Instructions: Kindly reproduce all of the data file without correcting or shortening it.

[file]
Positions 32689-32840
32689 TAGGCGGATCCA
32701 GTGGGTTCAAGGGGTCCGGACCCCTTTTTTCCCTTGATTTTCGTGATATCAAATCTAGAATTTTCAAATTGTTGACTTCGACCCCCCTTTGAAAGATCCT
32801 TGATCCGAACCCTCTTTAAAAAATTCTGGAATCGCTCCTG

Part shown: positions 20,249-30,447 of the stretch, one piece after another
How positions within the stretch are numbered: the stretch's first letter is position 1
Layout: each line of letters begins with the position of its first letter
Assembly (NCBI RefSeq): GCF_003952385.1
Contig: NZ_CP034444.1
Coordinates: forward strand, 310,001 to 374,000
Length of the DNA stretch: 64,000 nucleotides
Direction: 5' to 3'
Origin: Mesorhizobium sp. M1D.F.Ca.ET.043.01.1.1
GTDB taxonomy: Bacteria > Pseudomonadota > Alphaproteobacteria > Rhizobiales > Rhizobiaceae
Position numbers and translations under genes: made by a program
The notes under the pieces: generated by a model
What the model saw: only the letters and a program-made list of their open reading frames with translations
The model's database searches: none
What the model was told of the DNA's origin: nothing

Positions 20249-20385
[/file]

Positions 32689-32840
32689 TAGGCGGATCCA
32701 GTGGGTTCAAGGGGTCCGGACCCCTTTTTTCCCTTGATTTTCGTGATATCAAATCTAGAATTTTCAAATTGTTGACTTCGACCCCCCTTTGAAAGATCCT
32801 TGATCCGAACCCTCTTTAAAAAATTCTGGAATCGCTCCTG

Part shown: positions 20,249-30,447 of the stretch, one piece after another
How positions within the stretch are numbered: the stretch's first letter is position 1
Layout: each line of letters begins with the position of its first letter
Assembly (NCBI RefSeq): GCF_003952385.1
Contig: NZ_CP034444.1
Coordinates: forward strand, 310,001 to 374,000
Length of the DNA stretch: 64,000 nucleotides
Direction: 5' to 3'
Origin: Mesorhizobium sp. M1D.F.Ca.ET.043.01.1.1
GTDB taxonomy: Bacteria > Pseudomonadota > Alphaproteobacteria > Rhizobiales > Rhizobiaceae
Position numbers and translations under genes: made by a program
The notes under the pieces: generated by a model
What the model saw: only the letters and a program-made list of their open reading frames with translations
The model's database searches: none
What the model was told of the DNA's origin: nothing

Positions 20249-20385